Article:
Balancing humor, insight, energy and an encyclopedic knowledge of scripture, at Movement Day Global Cities, Dr. Tony Evans, senior pastor to the Oak Cliff Bible Fellowship in Dallas, shared his vision of a collaborative, proactive urban Christianity.
“You and I are critical to keep our cities on the map,” he told the crowd, sharing a real-life parable that applies to America today.
Lessons Learned in a Blackout
Dr. Evans tells a tale from August 2003. He and his wife were caught at LaGuardia Airport when the New York blackout began. “Nothing was working and we waited hours and hours. A power failure from Canada had worked its way down the east coast.”
Eventually it caused LaGuardia to close. “We were stuck because nothing was working. Our travel agent found that last room (at a hotel) near LaGuardia, but they could only hold it for 10 minutes,” he remembers. “So we had to walk into a candle-lit hotel and check in by hand and go up to our room with a flashlight.”
“All we could do was hope that tomorrow would be a better day. Before we turned in, my wife decided to pull back the curtain. What we saw was that across the street the Marriott Hotel was completely lit up,” Dr. Evans said.
“We were clearly in the wrong hotel. We went across the street. There was music playing and people outside eating.” To rub it in, TVs in the Marriott were running CNN coverage of how dark it was New York.
The Marriott’s secret: They had built the hotel with a gas generator. The power was coming from the inside. “We have power on the inside that’s not controlled by circumstances on the outside.”
Dr. Evans links Movement Day gatherings to that Marriott “miracle.” “Needless to say things are dark…In our country here in America, in the political conflict the darkness rages. It’s in the midst of this darkness that you and I gather with light.”
“They’re in Babylon, a very dark place.”
Quoting Jeremiah 29:11. “I have a plan for you sayeth the Lord, a plan for your wellbeing, not your calamity, to give you a future and to give you a hope,” Dr. Evans said.
“What is hope? Hope is joyful expectation about the future. Hope means your tomorrow is going to outpace your yesterday.”
Drawing a corollary to modern society, Dr. Evans quoted Abraham asking God, Why do anything if things are only going to get worse? “The same reason you jog even though you know you’re going to die. It doesn’t change your concern about healthcare.”
God says to people in a secular society: “Earth is better off when the people of God show up.” This opens up a great opportunity for the gospel.
“Seek the welfare of the city in which I have placed you…I want Pagan Babylon to be a better place because my people are there.”
The pastor believes the Church has become “siloed,” preaching rather than acting, standing alone rather than collaborating with other churches and Christian organizations for the greater good. “What has happened is, we’ve allowed the Church of Jesus Christ to exist for the Church of Jesus Christ…the goal of the church is the Kingdom of God.’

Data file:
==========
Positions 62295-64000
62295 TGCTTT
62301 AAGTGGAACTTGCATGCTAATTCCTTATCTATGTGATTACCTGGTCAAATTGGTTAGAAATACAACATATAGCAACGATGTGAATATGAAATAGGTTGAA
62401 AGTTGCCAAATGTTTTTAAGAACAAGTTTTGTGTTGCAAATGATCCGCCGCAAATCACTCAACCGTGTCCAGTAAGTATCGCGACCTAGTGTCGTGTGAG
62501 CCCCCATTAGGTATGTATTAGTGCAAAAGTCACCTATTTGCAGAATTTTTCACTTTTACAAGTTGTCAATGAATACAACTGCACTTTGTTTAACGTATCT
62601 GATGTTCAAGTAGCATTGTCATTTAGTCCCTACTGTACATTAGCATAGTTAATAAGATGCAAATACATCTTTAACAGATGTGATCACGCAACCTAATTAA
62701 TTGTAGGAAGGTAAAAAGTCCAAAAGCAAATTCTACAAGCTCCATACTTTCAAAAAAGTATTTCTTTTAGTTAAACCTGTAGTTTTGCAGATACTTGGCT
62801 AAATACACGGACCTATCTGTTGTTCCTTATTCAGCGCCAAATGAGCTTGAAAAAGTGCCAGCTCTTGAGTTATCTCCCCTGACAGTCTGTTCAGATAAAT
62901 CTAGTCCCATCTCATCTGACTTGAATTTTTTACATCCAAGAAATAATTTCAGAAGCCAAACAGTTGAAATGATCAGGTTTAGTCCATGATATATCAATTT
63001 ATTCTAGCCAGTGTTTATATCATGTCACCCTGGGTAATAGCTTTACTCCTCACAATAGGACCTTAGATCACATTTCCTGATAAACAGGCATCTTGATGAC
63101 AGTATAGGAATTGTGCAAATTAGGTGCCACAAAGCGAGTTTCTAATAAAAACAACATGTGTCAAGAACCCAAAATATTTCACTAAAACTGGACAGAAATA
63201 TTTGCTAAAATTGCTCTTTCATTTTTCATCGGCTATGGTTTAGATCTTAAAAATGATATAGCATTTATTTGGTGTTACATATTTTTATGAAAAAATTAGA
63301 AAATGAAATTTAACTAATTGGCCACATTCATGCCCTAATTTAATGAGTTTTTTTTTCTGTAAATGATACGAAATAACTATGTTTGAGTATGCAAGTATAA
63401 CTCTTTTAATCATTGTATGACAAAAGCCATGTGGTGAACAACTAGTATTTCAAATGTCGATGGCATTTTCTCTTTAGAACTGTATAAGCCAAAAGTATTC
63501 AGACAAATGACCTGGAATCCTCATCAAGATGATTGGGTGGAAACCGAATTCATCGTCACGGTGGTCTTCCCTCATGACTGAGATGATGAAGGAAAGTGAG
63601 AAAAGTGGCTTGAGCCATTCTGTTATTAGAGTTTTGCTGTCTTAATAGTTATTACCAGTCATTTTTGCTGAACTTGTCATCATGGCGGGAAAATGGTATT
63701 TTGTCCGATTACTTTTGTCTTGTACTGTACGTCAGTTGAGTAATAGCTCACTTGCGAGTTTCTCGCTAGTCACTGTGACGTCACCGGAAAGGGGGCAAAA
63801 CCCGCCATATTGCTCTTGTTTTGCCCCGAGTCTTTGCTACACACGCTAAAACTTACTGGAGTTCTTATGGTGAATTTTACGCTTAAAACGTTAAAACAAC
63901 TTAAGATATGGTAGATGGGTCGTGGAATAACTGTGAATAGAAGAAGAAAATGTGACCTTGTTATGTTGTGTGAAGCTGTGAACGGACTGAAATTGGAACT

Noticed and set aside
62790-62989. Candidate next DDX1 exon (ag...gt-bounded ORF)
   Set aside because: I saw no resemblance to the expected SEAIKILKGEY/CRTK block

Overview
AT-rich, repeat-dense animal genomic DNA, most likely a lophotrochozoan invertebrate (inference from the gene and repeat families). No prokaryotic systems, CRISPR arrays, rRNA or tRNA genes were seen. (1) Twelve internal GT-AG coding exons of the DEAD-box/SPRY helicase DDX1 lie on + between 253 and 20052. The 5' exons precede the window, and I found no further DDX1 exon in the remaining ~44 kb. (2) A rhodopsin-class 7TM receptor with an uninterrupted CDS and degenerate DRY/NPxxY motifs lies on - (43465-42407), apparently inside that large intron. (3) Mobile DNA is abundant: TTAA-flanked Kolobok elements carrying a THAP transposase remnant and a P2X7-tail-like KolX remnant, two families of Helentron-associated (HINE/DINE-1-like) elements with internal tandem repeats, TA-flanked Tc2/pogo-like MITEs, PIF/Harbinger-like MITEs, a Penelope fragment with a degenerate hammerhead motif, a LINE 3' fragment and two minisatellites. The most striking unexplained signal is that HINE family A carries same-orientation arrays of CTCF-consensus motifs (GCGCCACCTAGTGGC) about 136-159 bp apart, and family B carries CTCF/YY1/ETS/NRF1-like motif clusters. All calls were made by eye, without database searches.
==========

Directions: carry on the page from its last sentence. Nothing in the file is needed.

No Points for Style, Just Results
Comparing aspects of modern Christianity to bowling (which has grown much fancier through the years), Dr. Evans emphasized the importance of actions and results over words and style.
“Gods not looking for some style, he’s looking for some pins to be knocked over.” He admonished the leaders of Movement Day Global Cities: “In the midst of this decaying culture I want you to seek the good of that community,” emphasizing economic stability, family stability and social presence.
A culture has a window of opportunity, he says. Sodom and Gomorrah was destroyed because the righteous couldn’t be located. If Abraham could have found 10 righteous men, it would have been saved.
His Mission in Dallas
Dr. Evans stresses that his Church provides meals to the hungry and toys for children at Christmas, but, in the process, never fails to share the word of God with the thousands of people who make use of its services. “The Gospel is thrown in.”
By providing social services, he believes his congregation is intensifying the impact of the Gospel, opening up an opportunity in a pagan world.
“When people see your good works and not merely hear your good words, they’re offered not just salvation for eternity, but a good life for history.”
He sites another example of proactive Christianity, the National Church Adopt a School Initiative. “There are 190,000 public schools in America and over 350,000 churches.” If you attach one church to one school, you create a service where you reach kids and their families—Dr. Evans emphasizes that churches can impact community without creating anything new and without interfering with the separation of church and state.
They also have situations where a black church and a white church come together to adopt the same school. “Racial reconciliation occurs not through seminars, but through service.”
God Doesn’t Cut Corners
“God is not going to skip the church house to fix the White House. God never skips his people to improve the culture. God looks to see what his people are doing to influence what he does or does not do.”
He stresses: “We are not the addendum, we are the whole show,” urging Christian leaders to find common ground “(Because) What Satan does is to create illegitimate disunity to keep God at bay.”
Dr. Evans is also founder and president of The Urban Alternative, a national organization dedicated to the proclamation and application of the Word of God. His Urban Alternative radio broadcast, “The Alternative with Dr. Tony Evans” can be heard over 1,000 outlets daily throughout the U.S. and in over 100 countries worldwide. The broadcast can also be viewed on several television stations, as well as online at TonyEvans.org.